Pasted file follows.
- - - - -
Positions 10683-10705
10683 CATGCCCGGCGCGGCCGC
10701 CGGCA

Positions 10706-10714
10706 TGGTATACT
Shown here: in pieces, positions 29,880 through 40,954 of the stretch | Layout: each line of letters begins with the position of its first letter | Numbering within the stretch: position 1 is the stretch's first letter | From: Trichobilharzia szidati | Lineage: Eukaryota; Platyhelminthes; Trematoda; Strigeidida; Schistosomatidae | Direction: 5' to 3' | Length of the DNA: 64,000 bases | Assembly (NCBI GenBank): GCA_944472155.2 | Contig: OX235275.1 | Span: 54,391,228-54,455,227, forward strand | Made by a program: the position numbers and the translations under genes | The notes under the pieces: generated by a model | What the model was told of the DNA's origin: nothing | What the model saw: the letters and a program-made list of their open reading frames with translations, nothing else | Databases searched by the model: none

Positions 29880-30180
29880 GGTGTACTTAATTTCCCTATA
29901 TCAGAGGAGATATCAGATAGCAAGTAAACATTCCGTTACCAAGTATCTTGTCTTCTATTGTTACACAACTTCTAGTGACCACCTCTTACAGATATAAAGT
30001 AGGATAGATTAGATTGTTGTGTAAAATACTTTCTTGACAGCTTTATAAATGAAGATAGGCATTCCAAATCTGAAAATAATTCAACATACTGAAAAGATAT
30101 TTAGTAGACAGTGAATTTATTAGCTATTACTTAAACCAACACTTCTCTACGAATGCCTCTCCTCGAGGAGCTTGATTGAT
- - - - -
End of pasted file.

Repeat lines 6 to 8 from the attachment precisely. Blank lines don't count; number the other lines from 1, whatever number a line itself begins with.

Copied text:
Shown here: in pieces, positions 29,880 through 40,954 of the stretch | Layout: each line of letters begins with the position of its first letter | Numbering within the stretch: position 1 is the stretch's first letter | From: Trichobilharzia szidati | Lineage: Eukaryota; Platyhelminthes; Trematoda; Strigeidida; Schistosomatidae | Direction: 5' to 3' | Length of the DNA: 64,000 bases | Assembly (NCBI GenBank): GCA_944472155.2 | Contig: OX235275.1 | Span: 54,391,228-54,455,227, forward strand | Made by a program: the position numbers and the translations under genes | The notes under the pieces: generated by a model | What the model was told of the DNA's origin: nothing | What the model saw: the letters and a program-made list of their open reading frames with translations, nothing else | Databases searched by the model: none

Positions 29880-30180
29880 GGTGTACTTAATTTCCCTATA